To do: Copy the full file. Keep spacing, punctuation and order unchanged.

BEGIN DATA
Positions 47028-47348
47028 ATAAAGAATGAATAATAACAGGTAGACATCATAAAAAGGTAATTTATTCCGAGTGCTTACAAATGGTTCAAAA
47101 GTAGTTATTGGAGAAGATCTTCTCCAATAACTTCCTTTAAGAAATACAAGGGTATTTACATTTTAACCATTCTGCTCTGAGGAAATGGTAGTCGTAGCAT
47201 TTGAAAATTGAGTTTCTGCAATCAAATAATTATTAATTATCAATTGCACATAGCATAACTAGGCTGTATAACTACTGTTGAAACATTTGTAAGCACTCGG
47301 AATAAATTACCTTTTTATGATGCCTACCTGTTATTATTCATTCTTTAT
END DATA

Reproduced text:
Positions 47028-47348
47028 ATAAAGAATGAATAATAACAGGTAGACATCATAAAAAGGTAATTTATTCCGAGTGCTTACAAATGGTTCAAAA
47101 GTAGTTATTGGAGAAGATCTTCTCCAATAACTTCCTTTAAGAAATACAAGGGTATTTACATTTTAACCATTCTGCTCTGAGGAAATGGTAGTCGTAGCAT
47201 TTGAAAATTGAGTTTCTGCAATCAAATAATTATTAATTATCAATTGCACATAGCATAACTAGGCTGTATAACTACTGTTGAAACATTTGTAAGCACTCGG
47301 AATAAATTACCTTTTTATGATGCCTACCTGTTATTATTCATTCTTTAT